4 simple strategies to quell public speaking fear
Public speaking fear can become a career-crippling problem.
It's nearly impossible to eliminate nervousness, but there are plenty of ways to ease anxiety, boost confidence and reduce the type of dread that can rob you of golden opportunities.
Try these four strategies to squelch public speaking fear:
1. Rewrite automatic thoughts.
If you've had a speaking experience go awry, you might still feel defeated by it. It's common for speakers to feel defensive or guarded because of that experience—and they carry those scars into every new speaking opportunity.
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It's important to learn from mistakes to grow as a presenter. However, there's a difference between learning from the past and carrying that burden with you into a room of people who've not heard you speak.
Every presentation offers a chance for a reset. Instead of deflating yourself with negative thoughts, a process called cognitive restructuring can help replace your automatic but distorted thoughts with more accurate and productive ones. As examples:
Automatic thought: “I blew my last talk, and I'll probably blow this one, too.”
Positive rebuttal: “I learned from that experience, carefully thought through how I could have handled it better, and I'm a better speaker today as a result.”
Automatic thought: “I'm not a good speaker.”
Positive rebuttal: “I'm imperfect—but who isn't? They're going to see how prepared I am and be impressed that I really know my stuff.”
Automatic thought: “I'm going to screw this up.”
Positive rebuttal: “I may screw something up—but if I do, I know I can gracefully recover from that momentary error and still deliver a terrific talk.”
Automatic thought: “They're going to catch me flat-footed during the Q&A.”
Positive rebuttal: “If I can't answer a question, I'll promise the audience member that I'll get back to them with an answer. I don't have to know everything in order to be seen as credible.”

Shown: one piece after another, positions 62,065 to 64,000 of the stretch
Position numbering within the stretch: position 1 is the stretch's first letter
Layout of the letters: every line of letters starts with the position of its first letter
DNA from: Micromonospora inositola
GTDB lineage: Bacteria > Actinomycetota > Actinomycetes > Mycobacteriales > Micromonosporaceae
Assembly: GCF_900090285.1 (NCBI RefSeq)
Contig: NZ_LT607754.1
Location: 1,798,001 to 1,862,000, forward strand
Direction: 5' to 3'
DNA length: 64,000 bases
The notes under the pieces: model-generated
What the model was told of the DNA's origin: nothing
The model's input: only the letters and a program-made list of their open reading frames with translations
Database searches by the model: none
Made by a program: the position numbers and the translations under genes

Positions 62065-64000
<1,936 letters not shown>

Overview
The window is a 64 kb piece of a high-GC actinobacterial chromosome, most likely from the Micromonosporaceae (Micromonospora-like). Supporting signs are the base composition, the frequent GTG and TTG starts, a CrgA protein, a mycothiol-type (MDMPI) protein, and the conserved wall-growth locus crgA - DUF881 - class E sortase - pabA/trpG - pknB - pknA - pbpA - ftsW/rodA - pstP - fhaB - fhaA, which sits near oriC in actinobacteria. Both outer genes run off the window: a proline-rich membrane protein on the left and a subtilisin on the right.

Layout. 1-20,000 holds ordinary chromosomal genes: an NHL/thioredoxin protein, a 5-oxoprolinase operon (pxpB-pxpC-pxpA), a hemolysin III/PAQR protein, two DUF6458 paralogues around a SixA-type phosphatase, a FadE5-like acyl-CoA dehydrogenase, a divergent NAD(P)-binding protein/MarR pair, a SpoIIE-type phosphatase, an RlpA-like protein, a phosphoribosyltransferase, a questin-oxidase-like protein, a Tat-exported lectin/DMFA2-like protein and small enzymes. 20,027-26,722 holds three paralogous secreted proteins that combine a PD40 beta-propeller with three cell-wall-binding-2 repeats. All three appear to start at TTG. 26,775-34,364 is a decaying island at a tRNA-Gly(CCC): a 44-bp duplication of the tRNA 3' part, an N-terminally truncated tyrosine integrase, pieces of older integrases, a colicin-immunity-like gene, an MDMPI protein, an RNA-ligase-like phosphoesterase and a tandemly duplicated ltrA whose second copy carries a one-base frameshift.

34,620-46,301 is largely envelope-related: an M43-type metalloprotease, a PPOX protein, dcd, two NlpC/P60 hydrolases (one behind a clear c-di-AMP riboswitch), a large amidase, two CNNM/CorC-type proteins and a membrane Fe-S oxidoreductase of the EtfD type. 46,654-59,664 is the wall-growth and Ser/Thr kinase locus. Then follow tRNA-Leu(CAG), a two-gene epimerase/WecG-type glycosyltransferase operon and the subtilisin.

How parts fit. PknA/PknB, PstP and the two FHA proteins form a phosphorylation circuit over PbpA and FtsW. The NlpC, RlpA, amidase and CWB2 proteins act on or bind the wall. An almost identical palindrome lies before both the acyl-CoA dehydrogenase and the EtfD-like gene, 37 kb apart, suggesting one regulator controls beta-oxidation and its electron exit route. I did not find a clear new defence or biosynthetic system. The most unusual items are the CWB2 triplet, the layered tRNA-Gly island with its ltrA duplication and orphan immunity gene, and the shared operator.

Now, go back and reread the automatic thoughts above, but do so out loud and in your most sarcastic voice. Then, reread the positive rebuttals using your most compassionate, confident tone. Which voice would you rather have running through your head as you approach the microphone?
2. Reappraise your fear.
If you've planned a wedding, there's a good chance you have experienced the bracing combination of excitement and anxiety that often accompanies the occasion.
That same relationship between anxiety and excitement comes into play in public speaking, says Alison Wood Brooks of the Harvard Business School. The key, according to Brooks, is reappraisal, or considering anxiety in a different way. As she puts it:
Individuals who reappraise their anxious arousal as excitement feel more excited and perform better.
Brooks suggests using positive self-talk, such as saying “I am excited!” out loud or using reminders such as “get excited,” which help speakers adopt an opportunity mindset rather than a threat mindset.
She notes that speakers who used the reappraisal strategy performed better than the ones who simply tried to convince themselves to “calm down.” In that context, attempting to deny or dismiss anxiety appears to be a poor substitute for acknowledging and redefining it.